This is a film that has won the Best Colour Film Art Direction at the 1977 Golden Horse Awards. Liu Yung (one of Bruce Lee's favorite co-stars) takes center stage as the Ching Dynasty main character, who seeks out court corruption with the help of a streetwise youth played by Wang Yu (Dirty Ho). They use wit and style to teach the corrupt officials a lesson, and when those officials learn that Liu Yung is the emperor, they beg for his forgiveness. This production proved so popular that director Li Han-hsiang took over to helm two successful sequels.
This is no street gang or gang of mobsters. It's a Yuan Dynasty army, out to destroy the Hsien Lung "gang" of anti-Yuan revolutionaries. Their leader is the redoubtable Chen Kuan-tai, the real-life South-East Asian Chinese Martial Arts Tournament champion and master of "Monkey-King Split and Deflecting Arm" kung-fu, who must face paternal murder, brother against brother plots, and shocking discoveries that could change the course of history.
This romantic comedy set against the posh environment of an upper-class Hong Kong elite is about the love that blossoms between a bumbling young man (Leslie Chung) and an attractive woman he meets on the subway (Maggie Cheung). Both would-be lovers are pursued by others; an heiress chases after the likeable klutz, and his subway lady-love has an ex-boyfriend who wants her back again.
Whenever acclaimed martial arts film director Liu Chia-liang directs his half-brother Gordon Liu Chia-hui as a Shaolin monk hero, it's guaranteed that the film will not only become a classic but that it will rock the very foundation of martial arts cinematic culture. DISCIPLES OF THE 36TH CHAMBER is no exception to the rule. Gordon Liu Chia-hui reprises his famed role as Shaolin Monk San Te, the real life Shaolin hero that created THE 36TH CHAMBER OF SHAOLIN. In this film, San Te protects other real life Shaolin hero Fang Shih-yu (Hsiao Hou), who seems to enjoy stepping on the wrong Manchu foot at the right time. As always with director Liu Chia-liang, the final fight scene leaves you gawking in wild-eyed wonderment.
To the tune of the Osmonds hit song, this is a story of adolescent playfulness & innocence lost. Two best friends grow up together and teasingly meet two delightfully impish boys leading to the four to flirtatiously intermingle. However, the innocence of partner swapping eventually leads to a roller-coaster bouts of misunderstood emotions.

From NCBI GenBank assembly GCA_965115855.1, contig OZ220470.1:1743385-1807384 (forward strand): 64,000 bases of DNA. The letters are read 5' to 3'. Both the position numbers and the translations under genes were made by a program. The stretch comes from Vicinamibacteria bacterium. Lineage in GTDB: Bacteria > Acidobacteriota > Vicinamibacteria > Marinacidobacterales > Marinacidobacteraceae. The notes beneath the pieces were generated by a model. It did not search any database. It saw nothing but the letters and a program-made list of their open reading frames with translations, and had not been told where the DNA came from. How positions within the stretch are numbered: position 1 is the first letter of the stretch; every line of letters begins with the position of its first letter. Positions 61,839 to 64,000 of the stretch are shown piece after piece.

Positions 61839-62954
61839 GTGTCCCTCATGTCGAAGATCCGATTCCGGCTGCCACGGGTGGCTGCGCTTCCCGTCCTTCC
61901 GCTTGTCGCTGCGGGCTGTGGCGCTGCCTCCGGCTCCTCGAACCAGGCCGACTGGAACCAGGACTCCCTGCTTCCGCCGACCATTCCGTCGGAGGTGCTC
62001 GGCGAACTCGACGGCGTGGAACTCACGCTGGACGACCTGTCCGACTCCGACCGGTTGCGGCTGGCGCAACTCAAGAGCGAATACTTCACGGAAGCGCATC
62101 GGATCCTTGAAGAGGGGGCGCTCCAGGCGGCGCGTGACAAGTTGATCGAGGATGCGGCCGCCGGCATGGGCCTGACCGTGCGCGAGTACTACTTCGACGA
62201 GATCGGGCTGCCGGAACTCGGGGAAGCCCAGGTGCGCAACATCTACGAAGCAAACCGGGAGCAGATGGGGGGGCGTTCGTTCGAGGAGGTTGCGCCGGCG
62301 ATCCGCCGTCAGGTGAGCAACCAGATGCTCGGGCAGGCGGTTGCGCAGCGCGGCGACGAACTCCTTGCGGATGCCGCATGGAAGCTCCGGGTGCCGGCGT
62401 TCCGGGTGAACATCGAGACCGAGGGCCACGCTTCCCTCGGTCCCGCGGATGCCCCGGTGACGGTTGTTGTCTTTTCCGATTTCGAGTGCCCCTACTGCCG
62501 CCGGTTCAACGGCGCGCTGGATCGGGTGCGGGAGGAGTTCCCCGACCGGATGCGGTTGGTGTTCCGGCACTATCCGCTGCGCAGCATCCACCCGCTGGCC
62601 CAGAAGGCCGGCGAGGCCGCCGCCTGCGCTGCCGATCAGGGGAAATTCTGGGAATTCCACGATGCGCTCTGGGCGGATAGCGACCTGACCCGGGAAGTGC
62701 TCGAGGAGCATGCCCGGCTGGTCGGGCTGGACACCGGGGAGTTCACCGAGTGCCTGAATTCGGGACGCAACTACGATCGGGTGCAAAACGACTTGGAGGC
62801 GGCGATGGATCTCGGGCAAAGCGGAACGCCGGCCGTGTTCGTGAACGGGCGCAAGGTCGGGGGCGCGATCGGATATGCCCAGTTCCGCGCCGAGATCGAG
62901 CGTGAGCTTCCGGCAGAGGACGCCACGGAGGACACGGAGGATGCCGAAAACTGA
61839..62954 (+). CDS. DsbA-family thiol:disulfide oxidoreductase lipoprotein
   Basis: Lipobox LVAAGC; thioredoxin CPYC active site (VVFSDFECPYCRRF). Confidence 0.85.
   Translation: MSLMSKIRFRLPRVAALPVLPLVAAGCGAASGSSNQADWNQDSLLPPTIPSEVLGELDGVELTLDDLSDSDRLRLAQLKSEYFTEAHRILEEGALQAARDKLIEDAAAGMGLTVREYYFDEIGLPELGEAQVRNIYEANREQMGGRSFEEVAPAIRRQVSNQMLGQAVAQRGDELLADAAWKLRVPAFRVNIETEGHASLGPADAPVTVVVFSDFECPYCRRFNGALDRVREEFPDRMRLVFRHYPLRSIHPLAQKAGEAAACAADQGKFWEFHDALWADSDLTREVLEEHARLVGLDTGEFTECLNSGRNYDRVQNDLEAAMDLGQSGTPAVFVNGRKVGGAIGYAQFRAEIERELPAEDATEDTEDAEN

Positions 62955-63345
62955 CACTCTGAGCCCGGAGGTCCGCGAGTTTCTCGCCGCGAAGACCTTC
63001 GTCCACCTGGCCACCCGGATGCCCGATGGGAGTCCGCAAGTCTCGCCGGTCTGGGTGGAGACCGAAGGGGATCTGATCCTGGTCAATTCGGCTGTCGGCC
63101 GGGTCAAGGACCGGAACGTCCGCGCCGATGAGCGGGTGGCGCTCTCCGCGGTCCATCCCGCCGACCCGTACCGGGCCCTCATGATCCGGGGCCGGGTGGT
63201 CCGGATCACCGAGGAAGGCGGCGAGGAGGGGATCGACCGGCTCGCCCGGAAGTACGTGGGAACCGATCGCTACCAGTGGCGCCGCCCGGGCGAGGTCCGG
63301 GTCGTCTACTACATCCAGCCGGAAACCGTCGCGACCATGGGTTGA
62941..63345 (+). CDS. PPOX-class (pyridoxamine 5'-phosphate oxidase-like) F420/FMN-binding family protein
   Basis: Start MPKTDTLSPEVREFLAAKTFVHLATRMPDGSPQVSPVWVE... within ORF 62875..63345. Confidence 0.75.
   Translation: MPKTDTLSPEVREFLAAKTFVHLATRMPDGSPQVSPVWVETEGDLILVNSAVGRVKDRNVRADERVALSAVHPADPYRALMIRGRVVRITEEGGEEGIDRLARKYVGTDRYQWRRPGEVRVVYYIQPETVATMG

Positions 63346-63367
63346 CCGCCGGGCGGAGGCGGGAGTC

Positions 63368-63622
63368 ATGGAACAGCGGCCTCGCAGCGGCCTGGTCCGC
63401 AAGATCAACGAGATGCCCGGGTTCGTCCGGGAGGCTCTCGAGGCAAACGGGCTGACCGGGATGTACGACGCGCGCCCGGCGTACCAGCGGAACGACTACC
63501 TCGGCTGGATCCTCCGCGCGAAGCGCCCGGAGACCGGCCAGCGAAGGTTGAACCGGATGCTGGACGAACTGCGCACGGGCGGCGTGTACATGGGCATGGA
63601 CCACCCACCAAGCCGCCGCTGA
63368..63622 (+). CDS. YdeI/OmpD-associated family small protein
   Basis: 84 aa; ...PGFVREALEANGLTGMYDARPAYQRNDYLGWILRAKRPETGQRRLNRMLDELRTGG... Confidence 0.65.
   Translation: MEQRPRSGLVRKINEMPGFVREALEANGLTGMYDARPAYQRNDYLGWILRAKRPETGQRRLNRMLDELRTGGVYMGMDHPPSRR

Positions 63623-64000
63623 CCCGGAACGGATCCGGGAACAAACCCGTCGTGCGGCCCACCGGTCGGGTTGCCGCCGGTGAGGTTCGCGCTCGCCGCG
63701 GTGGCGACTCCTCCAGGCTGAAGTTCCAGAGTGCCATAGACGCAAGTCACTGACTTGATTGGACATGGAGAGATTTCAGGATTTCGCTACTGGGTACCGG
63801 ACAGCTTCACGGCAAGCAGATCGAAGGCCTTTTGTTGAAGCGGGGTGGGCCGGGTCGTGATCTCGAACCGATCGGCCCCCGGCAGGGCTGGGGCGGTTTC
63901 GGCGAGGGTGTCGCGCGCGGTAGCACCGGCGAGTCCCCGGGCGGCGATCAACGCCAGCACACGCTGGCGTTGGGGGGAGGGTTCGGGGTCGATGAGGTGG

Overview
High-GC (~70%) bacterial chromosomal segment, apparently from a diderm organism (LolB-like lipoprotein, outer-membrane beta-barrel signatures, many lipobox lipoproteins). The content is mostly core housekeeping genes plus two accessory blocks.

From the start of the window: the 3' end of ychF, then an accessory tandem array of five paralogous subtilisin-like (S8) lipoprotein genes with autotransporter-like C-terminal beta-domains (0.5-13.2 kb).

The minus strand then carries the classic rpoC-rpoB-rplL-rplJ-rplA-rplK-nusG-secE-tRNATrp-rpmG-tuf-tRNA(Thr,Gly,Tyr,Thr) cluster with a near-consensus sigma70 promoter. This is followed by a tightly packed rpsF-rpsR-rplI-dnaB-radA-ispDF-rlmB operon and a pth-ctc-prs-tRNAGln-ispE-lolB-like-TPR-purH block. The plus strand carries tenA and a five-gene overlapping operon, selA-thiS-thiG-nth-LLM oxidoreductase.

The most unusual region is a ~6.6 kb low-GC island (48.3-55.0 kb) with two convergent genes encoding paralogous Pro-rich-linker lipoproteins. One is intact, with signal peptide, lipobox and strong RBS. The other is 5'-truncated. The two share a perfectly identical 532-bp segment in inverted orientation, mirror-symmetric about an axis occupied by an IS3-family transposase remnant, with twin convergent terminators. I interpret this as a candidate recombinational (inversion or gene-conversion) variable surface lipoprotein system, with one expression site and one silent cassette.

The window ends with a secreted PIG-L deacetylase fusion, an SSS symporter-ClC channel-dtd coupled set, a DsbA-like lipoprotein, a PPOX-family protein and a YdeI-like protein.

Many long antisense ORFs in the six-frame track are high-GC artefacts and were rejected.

Long before "feminism" made it to Hong Kong, women proved themselves more than equal to men in this martial arts classic, a forerunner to CROUCHING TIGER, HIDDEN DRAGON. Set in ancient China, a matriarchal clan proves as adept with sword, fist, and gravity-defying leaps as anything conjured up by the Crouching Tiger ladies thirty years later. The cast is a veritable "who's who" of the golden age of Shaw Brothers swordplay adventures, and was not only a major box office hit (ranking fourth for 1972), but also a top prize winner, including Best Supporting Actress for Lisa Lu, a special citation for outstanding lead female performance for Lily Ho, Best Director for Cheng Kang, and an award for Honourable Mention For Drama.
Two Con Men is a wonderfully twisted, pseudo-romantic comedy in the vein of "Robin Hood" meets "The Sting". Starring Liang Tien as Clever Chan and Chang Ying (who's done over 400 films) as Tricky Ching, it's the age-old competition between a rookie con artist versus the ultimate, experienced flimflam man. It's a game Chen cannot afford to lose, because people's lives - including his own, hang in the balance of good versus evil.